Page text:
MY affair with the ball began its slow decline a decade ago.

And I can trace its inception to when I dislocated my right shoulder joint for the first time.

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When I should have been reviewing manuscripts for that writing workshop in Dumaguete, I opted to kick ball with a bunch of Indonesian students.

Half drunk with rum and joy (the fellows had just come from a day’s boat ride finding sandbars and chasing dolphins), this stranger dared to play goalkeeper.

I’m not fond of regrets, but if there’s one thing I should bemoan, that decision should be it, hands down. Big, silly mistake.

Just minutes into the pickup match, I, to my horror, learned that the Indons played at a different level, and wave after wave of lightning-fast attacks from the opposing team left me flatfooted, the ball repeatedly skirting past my legs and through the orange cones that served as goal markers.

I could hear hisses of disgust from my teammates, whose names I haven’t bothered to ask, for good reason. The defense was leaking goals, all because of that lout of a goalie whose reflexes are a split minute too slow.

To keep up, I went into overdrive, jumping, dropping, diving quicker beyond my limits, with little success, until one bad fall dislodged the humerus of my right arm from the scapula.

The pain was terrible, but the humiliation was worse.

Saying “I’m okay, I’m okay,” I dragged my arm back to the dormitory a spitting distance from the empty grass lot where the game continued and the ball whispered, “Good riddance, klutz.”

All I can remember from that episode was that the fellows had forced me into a tricycle and brought me to the infirmary, where I had a shot of Valium, which I suspect had left me with memory lapses.

But it wasn’t all bad after that fateful day in May 2000.

As soon as my bones were slotted back in, things also fell into place. Fresh out of a lengthy stay in college, I found my first job in this paper, and weeks later, tied the knot with a beautiful woman. After a few more months, I became a father.

In short, I had settled down, perhaps ready to shun football for good, having learned my lesson.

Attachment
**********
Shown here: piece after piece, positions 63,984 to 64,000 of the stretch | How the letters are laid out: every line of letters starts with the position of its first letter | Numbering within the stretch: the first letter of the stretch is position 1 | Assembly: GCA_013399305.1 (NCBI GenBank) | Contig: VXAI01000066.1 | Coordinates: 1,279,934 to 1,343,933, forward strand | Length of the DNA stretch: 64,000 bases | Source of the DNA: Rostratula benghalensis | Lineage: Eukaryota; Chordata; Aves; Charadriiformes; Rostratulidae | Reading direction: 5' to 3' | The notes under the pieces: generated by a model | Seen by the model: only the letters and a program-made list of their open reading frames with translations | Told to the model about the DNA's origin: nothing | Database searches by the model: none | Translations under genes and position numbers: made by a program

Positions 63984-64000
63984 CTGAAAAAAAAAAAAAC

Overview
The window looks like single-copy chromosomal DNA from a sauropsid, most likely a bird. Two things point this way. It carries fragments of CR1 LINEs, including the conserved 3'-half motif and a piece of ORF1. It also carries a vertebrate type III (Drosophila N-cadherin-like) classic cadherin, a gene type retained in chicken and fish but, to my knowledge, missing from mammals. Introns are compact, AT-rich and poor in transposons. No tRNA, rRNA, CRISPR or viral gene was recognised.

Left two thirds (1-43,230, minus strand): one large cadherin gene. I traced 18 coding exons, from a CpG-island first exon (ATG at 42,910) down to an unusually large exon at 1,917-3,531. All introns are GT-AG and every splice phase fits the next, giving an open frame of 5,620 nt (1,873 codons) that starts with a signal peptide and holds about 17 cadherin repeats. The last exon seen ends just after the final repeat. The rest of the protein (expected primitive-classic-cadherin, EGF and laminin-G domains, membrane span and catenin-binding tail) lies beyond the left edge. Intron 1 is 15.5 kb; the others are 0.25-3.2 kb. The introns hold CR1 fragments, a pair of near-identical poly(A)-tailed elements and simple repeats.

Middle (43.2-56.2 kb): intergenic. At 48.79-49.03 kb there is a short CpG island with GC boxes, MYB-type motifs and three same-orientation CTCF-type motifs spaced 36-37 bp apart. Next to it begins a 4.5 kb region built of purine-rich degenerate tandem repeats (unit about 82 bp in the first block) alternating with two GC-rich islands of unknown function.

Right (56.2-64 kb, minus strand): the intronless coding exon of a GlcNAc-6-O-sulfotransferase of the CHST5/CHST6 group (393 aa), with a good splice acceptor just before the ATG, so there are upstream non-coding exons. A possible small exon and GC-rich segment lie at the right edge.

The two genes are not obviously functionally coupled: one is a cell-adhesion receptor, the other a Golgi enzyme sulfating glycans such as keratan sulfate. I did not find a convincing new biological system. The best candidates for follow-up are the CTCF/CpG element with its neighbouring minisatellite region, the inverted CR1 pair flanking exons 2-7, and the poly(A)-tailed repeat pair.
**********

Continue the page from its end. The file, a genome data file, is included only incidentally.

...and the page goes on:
The ball, however, never loses its power over men. And in many occasions, I would find myself sneaking out of the office for a quick game of kick-about, or making up errands so I can head to the field to chase my goalkeeper’s dream.

Well, the foolish get punished, and in no time, I was back in the operating room for another arm twisting (the doctors call it a closed reduction operation). And then another, and yet another. Was it four or five times I’ve dislocated my shoulder over the last 10 years? Honestly, I have lost count.

(Actually, the last time was most odd, as it happened inside a Thai massage spa: the masseuse pushed her thumbs a wee bit too hard and my shoulder joint dislodged. In the silence of the spa, I could hear the tearing of the rotator cuff tendons, like a sheet of canvas ripped apart.)

Each time I would grin and bear it, but what really made all this bearable was that my wife would rush to whichever field her half-immobile husband sat crouched, rescue him, and take him to the emergency room. How she would scold me like a child, but, I tell

you, there is nothing more reassuring than when the wife’s maternal instincts kick in.

Nothing makes one feel more loved.

On this day 10 years ago, the same woman told me: In sickness and in health. How she made true her word. In return, I only have brittle bones and these words: Happy 10th anniversary, my dear Bretha—light of my life, balm for my aching joints. See you later (wink, wink).